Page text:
Roundup: Recent Assessments of U.S. Government Approaches Toward the Sahel

Here are a few items that I saw recently, all in very different ways assessing and critiquing aspects of how the United States government (or parts of it) has/have interacted with the Sahel:

  •  Loren DeJonge Schulman of the Center for a New American Security, “Working Case Study: Congress’s Oversight of the Tongo Tongo, Niger, Ambush.” I learned a lot from this. It reinforces my impression (and this is me speaking, not even paraphrasing Schulman) that U.S. troops are sometimes effectively on combat missions even if those missions go by highly euphemistic names. And there is not much oversight.
  • Nick Turse for the New York Times, “How One of the Most Stable Nations in West Africa Descended Into Mayhem.” This is a major piece of reporting. If you read it seeking a comprehensive explanation of Burkina Faso’s crises, you may walk away disappointed; if you read it as a critique of the United States government’s approach to Burkina Faso, the piece will probably make more sense.
  • State Department Office of Inspector General, “Audit of the Department of State Bureau of African Affairs Monitoring and Coordination of the Trans-Sahara Counterterrorism Partnership Program.” Some pretty harsh assessments in there – but pretty fair, from what I can tell.

Mali to Step Up Fight Against AQIM?

Yesterday, Mali made the news when the State Department donated over $5 million in military equipment to assist in the fight against AQIM. As the BBC notes, this support supplements the military assistance Mali receives from Algeria and Libya.

US officer during training mission in Bamako, Mali (2007)

US officer during training mission in Bamako, Mali (2007)

The picture suggests that Washington as well as regional governments are increasingly concerned about AQIM activity in the Sahara. In fact, the BBC writes that this move may be a way for Washington to prod Mali’s government into mounting a major campaign against AQIM.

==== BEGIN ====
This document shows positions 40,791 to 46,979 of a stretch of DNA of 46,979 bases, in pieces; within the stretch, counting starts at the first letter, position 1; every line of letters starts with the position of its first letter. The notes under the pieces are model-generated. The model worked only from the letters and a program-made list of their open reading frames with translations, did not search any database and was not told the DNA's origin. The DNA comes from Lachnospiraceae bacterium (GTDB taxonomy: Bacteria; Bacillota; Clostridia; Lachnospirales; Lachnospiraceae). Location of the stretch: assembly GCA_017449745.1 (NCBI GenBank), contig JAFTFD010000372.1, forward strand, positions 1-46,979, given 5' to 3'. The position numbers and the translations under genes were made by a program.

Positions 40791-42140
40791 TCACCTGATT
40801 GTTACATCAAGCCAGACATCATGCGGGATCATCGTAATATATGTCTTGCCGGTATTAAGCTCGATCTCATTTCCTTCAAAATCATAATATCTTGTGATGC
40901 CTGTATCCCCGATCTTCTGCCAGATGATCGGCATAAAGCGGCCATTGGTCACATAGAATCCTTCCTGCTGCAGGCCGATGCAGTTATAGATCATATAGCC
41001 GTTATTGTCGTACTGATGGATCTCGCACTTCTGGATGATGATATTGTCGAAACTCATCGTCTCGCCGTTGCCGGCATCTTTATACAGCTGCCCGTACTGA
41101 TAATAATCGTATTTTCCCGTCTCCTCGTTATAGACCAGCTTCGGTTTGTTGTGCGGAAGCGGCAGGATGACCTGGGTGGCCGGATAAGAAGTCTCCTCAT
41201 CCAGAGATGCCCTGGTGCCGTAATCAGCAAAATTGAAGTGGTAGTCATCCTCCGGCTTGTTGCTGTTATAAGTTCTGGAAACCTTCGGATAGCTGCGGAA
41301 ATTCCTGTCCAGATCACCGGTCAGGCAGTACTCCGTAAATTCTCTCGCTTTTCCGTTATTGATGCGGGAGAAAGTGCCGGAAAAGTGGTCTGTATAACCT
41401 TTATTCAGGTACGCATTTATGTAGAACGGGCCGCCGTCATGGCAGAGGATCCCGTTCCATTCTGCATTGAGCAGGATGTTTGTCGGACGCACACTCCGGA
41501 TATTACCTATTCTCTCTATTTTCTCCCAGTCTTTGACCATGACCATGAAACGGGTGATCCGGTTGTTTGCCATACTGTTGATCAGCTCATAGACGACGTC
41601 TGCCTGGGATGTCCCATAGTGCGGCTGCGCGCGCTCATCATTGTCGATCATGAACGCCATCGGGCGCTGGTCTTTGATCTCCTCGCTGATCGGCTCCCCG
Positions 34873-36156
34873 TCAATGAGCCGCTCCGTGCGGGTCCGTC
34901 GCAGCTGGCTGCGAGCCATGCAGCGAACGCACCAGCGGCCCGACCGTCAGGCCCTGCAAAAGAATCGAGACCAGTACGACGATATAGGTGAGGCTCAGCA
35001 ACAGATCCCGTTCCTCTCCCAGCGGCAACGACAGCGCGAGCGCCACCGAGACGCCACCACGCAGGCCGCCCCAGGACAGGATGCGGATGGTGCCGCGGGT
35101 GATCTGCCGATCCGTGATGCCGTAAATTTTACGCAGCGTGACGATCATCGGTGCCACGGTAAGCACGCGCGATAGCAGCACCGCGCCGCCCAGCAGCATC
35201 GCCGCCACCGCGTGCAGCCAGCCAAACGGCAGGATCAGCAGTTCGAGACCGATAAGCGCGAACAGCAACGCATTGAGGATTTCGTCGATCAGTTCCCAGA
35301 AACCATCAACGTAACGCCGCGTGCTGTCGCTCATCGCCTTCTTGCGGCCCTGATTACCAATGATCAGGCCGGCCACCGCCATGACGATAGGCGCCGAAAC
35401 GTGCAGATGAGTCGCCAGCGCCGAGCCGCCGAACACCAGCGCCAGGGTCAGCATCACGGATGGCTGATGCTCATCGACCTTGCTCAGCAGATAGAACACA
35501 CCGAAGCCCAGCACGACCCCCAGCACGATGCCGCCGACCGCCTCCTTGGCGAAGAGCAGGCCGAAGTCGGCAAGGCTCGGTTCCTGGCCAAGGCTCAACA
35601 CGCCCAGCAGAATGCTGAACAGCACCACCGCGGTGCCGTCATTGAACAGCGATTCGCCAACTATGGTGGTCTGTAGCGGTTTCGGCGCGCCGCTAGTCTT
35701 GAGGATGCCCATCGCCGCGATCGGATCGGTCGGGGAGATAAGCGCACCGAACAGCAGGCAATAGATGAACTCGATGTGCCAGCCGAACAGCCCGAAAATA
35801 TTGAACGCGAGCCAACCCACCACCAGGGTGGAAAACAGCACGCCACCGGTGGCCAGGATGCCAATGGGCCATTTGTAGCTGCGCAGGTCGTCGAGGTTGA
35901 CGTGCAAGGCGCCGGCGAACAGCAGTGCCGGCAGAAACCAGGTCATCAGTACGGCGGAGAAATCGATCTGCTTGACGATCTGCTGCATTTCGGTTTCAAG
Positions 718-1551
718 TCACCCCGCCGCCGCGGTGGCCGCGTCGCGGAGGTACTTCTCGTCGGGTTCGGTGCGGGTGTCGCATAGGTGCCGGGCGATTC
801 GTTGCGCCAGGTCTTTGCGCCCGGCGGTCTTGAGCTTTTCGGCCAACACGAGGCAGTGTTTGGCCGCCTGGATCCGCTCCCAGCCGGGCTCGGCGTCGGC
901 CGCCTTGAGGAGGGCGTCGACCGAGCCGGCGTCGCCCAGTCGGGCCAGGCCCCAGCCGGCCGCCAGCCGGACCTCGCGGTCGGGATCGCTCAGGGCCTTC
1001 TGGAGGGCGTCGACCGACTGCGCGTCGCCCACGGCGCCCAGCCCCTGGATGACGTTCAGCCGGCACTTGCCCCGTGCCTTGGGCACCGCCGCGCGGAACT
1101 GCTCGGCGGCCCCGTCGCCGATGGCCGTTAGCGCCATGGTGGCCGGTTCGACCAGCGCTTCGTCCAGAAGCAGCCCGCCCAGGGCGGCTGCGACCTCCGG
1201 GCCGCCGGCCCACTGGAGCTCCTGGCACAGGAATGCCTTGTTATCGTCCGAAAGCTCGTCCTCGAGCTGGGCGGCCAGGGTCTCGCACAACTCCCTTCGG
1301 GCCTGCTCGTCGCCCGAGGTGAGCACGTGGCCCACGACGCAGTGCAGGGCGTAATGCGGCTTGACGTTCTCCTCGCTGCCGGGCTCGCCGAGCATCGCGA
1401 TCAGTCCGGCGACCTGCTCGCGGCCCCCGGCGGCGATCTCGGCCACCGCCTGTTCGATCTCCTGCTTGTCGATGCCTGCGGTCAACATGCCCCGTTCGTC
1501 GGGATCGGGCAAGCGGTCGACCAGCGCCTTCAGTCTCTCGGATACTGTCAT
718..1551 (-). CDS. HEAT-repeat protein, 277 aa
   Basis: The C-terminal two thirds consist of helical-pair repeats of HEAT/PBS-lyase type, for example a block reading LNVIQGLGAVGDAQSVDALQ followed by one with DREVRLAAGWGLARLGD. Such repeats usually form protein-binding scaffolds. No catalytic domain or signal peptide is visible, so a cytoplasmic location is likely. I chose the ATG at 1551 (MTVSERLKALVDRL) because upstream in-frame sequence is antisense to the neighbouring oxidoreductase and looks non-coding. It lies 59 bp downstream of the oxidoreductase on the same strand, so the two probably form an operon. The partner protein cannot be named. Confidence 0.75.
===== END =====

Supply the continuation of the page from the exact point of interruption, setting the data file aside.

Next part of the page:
[This summer] Mali’s President Amadou Toumani Toure promised a “total war” against the Islamists and has claimed several successes.

The government recruited members of the nomadic Tuareg people – themselves former insurgents – to battle the Islamists.

But the BBC’s Martin Vogl in the capital, Bamako, says there has been little action over the past few months.

He says the gift from the US and talk of co-operation with other countries in the region may mean the battle is about to begin in earnest.

In many ways, this donation does not represent anything new. Systematic American counterterrorist efforts in the Sahel such as the Pan Sahel Initiative (PSI), which launched in 2002, have included Mali. These efforts expanded after 2005 with the Trans-Saharan Counterterrorism Program (TSCTP), from which Mali received around $37 million in funding (.pdf) from 2005 to 2008. TSCTP is supposed to last at least into 2010. I am assuming that yesterday’s $5 million donation augments, and does not replace, whatever Mali’s TSCTP share is for this year – especially because the $5 million comes from State, not the Pentagon.

The Globe and Mail calls this development “the latest sign of the deepening U.S. military presence in West Africa,” and notes that “the Pentagon deployed 300 Special Forces advisers to three bases in Mali from April to June of this year to give training and instruction to Mali’s army.” The article ends by questioning whether the Malian army, even with assistance from Washington, has the drive to take on AQIM, and whether regional efforts at coordination will bear fruit.

To anyone paying close attention, Washington has signaled that it has substantial confidence in Bamako. Will that close relationship give rise to a serious military offensive in the Sahara? We’ll have to see.